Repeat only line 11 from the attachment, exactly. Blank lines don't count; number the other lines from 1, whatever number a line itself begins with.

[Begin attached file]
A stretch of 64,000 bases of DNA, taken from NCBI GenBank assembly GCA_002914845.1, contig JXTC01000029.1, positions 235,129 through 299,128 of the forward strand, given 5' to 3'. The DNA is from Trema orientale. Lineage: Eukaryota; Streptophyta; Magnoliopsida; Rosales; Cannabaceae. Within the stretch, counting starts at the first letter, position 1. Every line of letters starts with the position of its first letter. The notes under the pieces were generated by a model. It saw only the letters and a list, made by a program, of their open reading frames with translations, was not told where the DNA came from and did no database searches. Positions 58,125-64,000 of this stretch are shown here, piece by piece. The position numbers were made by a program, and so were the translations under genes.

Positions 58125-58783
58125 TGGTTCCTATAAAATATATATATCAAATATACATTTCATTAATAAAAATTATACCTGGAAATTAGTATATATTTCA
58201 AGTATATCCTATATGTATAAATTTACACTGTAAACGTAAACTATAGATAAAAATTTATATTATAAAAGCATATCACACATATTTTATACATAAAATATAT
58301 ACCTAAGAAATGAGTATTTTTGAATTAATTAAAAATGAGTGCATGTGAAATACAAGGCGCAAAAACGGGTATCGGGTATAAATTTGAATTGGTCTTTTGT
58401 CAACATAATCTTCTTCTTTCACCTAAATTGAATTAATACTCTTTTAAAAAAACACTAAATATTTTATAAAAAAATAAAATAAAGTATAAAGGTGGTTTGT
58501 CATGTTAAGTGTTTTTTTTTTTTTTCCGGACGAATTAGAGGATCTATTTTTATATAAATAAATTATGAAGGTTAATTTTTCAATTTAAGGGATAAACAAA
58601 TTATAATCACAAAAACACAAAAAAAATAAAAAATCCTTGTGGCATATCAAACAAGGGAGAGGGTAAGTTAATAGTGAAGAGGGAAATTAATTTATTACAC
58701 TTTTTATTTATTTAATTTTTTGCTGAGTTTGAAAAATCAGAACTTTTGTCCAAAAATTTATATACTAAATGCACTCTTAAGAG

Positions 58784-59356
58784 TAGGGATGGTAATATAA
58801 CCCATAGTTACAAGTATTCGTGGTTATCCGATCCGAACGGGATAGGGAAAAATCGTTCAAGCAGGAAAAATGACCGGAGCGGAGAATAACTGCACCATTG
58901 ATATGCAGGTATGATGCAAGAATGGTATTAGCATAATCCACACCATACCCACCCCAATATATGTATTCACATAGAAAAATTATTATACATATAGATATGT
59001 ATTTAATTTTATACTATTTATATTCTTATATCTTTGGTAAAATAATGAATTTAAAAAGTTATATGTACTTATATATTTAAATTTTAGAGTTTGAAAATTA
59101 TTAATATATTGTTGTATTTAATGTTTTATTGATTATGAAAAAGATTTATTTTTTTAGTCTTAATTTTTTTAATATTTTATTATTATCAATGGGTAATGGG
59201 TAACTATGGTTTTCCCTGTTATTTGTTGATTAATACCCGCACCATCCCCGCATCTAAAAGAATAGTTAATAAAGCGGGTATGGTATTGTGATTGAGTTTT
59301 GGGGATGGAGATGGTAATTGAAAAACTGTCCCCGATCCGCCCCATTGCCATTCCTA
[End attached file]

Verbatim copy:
58784 TAGGGATGGTAATATAA